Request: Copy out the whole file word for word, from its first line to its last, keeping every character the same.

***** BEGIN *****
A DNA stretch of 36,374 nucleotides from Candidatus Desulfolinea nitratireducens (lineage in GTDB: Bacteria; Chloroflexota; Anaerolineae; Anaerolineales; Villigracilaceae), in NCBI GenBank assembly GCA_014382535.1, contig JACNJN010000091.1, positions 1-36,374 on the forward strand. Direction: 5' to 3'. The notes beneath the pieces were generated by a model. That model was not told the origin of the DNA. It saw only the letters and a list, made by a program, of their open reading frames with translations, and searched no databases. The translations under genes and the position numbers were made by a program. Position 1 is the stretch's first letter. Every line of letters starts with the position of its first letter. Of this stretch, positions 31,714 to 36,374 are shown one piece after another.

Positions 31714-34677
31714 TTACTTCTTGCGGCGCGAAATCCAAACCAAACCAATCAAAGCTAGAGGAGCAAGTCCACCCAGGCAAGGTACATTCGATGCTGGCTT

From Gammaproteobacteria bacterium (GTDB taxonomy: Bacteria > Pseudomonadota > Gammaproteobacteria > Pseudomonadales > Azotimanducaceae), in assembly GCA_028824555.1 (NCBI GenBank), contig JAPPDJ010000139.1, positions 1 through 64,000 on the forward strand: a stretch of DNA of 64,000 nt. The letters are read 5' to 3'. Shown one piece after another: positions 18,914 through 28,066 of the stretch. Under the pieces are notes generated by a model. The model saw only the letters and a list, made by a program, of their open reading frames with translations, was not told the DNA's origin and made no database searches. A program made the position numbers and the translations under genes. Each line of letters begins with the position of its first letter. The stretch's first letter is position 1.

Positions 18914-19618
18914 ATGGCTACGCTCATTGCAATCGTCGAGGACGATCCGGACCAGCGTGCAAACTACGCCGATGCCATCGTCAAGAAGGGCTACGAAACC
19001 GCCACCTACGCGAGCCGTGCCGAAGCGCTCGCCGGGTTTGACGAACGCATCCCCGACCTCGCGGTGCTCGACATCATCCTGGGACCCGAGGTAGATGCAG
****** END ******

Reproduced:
A DNA stretch of 36,374 nucleotides from Candidatus Desulfolinea nitratireducens (lineage in GTDB: Bacteria; Chloroflexota; Anaerolineae; Anaerolineales; Villigracilaceae), in NCBI GenBank assembly GCA_014382535.1, contig JACNJN010000091.1, positions 1-36,374 on the forward strand. Direction: 5' to 3'. The notes beneath the pieces were generated by a model. That model was not told the origin of the DNA. It saw only the letters and a list, made by a program, of their open reading frames with translations, and searched no databases. The translations under genes and the position numbers were made by a program. Position 1 is the stretch's first letter. Every line of letters starts with the position of its first letter. Of this stretch, positions 31,714 to 36,374 are shown one piece after another.

Positions 31714-34677
31714 TTACTTCTTGCGGCGCGAAATCCAAACCAAACCAATCAAAGCTAGAGGAGCAAGTCCACCCAGGCAAGGTACATTCGATGCTGGCTT

From Gammaproteobacteria bacterium (GTDB taxonomy: Bacteria > Pseudomonadota > Gammaproteobacteria > Pseudomonadales > Azotimanducaceae), in assembly GCA_028824555.1 (NCBI GenBank), contig JAPPDJ010000139.1, positions 1 through 64,000 on the forward strand: a stretch of DNA of 64,000 nt. The letters are read 5' to 3'. Shown one piece after another: positions 18,914 through 28,066 of the stretch. Under the pieces are notes generated by a model. The model saw only the letters and a list, made by a program, of their open reading frames with translations, was not told the DNA's origin and made no database searches. A program made the position numbers and the translations under genes. Each line of letters begins with the position of its first letter. The stretch's first letter is position 1.

Positions 18914-19618
18914 ATGGCTACGCTCATTGCAATCGTCGAGGACGATCCGGACCAGCGTGCAAACTACGCCGATGCCATCGTCAAGAAGGGCTACGAAACC
19001 GCCACCTACGCGAGCCGTGCCGAAGCGCTCGCCGGGTTTGACGAACGCATCCCCGACCTCGCGGTGCTCGACATCATCCTGGGACCCGAGGTAGATGCAG